When Famous People Die: Steve Jobs

It’s strange to me that I can be so impacted by the death of someone that I do not know.

For example, when Madeline L’Engle died a few years ago, I cried and cried.  I felt like I had lost the dearest friend.  I have read many of L’Engle’s books, including those autobiographical ones where she details her writing life, marriage, and the death of her mother.  I justified these deep emotions to myself because I had spent so many hours with her through her books.  I really felt like I knew her and I knew that the world was a lesser place without her calm wisdom.

But why have I shed tears for Steve Jobs?  I don’t know him.  I hardly know any details or facts about his life and yet, here I am, crying for the loss of a man I do not know.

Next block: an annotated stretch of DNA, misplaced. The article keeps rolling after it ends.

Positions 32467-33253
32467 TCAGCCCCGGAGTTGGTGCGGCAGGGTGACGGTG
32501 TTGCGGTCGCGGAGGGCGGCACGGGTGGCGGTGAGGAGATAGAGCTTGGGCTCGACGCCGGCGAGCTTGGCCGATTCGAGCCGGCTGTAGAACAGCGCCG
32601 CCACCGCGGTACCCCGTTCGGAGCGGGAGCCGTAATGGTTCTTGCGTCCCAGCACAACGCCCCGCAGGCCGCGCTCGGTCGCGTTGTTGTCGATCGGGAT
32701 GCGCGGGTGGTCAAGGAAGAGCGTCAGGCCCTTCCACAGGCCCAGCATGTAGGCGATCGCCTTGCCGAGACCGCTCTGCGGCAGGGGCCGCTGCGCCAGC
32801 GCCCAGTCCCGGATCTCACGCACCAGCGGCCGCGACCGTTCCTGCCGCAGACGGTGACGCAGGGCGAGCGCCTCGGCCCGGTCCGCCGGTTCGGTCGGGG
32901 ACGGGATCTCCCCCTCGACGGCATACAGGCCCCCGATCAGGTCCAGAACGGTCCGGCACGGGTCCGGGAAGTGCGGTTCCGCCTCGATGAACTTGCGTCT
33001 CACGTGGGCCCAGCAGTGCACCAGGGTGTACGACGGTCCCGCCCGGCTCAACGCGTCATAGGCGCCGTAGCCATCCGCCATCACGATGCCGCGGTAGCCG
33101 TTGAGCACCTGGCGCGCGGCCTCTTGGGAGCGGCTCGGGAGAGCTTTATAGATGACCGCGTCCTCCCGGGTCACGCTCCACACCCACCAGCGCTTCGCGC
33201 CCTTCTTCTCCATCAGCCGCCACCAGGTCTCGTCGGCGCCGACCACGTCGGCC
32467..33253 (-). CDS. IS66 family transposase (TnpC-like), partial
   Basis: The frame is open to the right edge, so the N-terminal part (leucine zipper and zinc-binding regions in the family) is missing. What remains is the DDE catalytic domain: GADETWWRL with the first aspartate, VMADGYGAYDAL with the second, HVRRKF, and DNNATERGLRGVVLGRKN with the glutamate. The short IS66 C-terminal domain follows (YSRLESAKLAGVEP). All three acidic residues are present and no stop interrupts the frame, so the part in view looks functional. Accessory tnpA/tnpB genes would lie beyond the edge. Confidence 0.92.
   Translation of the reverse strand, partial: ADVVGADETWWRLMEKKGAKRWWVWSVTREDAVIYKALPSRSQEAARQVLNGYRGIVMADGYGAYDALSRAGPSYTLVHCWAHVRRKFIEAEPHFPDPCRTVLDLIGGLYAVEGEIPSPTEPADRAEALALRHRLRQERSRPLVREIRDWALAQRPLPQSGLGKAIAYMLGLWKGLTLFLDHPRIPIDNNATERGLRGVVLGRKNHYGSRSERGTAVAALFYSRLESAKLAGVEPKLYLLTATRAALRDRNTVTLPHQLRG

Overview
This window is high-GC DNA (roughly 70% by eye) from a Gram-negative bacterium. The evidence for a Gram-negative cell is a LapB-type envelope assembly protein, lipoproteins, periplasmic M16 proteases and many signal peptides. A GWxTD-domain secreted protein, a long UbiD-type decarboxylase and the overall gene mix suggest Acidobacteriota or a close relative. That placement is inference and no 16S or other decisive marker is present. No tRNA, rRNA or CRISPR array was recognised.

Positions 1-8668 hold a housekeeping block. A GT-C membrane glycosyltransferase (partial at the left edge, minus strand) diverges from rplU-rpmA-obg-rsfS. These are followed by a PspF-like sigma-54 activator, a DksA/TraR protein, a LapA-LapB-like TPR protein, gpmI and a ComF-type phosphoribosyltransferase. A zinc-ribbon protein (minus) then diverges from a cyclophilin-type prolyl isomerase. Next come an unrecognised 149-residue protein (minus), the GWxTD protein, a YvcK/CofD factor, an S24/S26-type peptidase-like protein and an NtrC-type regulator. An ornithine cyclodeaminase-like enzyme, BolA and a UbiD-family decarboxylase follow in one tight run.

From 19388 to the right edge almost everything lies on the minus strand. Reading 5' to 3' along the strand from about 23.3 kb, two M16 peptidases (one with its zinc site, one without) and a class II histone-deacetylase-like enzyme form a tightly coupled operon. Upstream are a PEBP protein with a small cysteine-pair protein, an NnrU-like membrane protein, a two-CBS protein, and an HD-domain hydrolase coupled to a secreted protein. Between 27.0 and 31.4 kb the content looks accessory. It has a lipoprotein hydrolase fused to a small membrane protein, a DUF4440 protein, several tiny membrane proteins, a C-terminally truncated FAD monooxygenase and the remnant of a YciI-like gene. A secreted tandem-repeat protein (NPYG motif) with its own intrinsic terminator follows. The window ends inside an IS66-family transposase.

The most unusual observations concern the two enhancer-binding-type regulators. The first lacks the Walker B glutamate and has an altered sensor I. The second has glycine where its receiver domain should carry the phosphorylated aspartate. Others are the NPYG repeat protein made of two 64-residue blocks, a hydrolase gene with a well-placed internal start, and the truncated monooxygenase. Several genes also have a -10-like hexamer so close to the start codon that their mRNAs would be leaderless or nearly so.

Maybe it’s just that I like to think I knew him.  I believed he was a visionary–a man of rare genius who could not only lead a team to create phenomenal new things–but treat that team fairly, kindly, and–dare I say it–humanely.  That’s a rare thing in industry:  to care about the people and the product.  Maybe care about these things more than the profit.  Of course the profit followed for Jobs, but perhaps it was because he place the other things first.

At least that’s how it seems on the outside.  Who knows?  I never knew Steve Jobs.  But to all the millions of us who did not know him, he stood for these things and in corporate America that’s such a rare thing, it’s worth celebrating.

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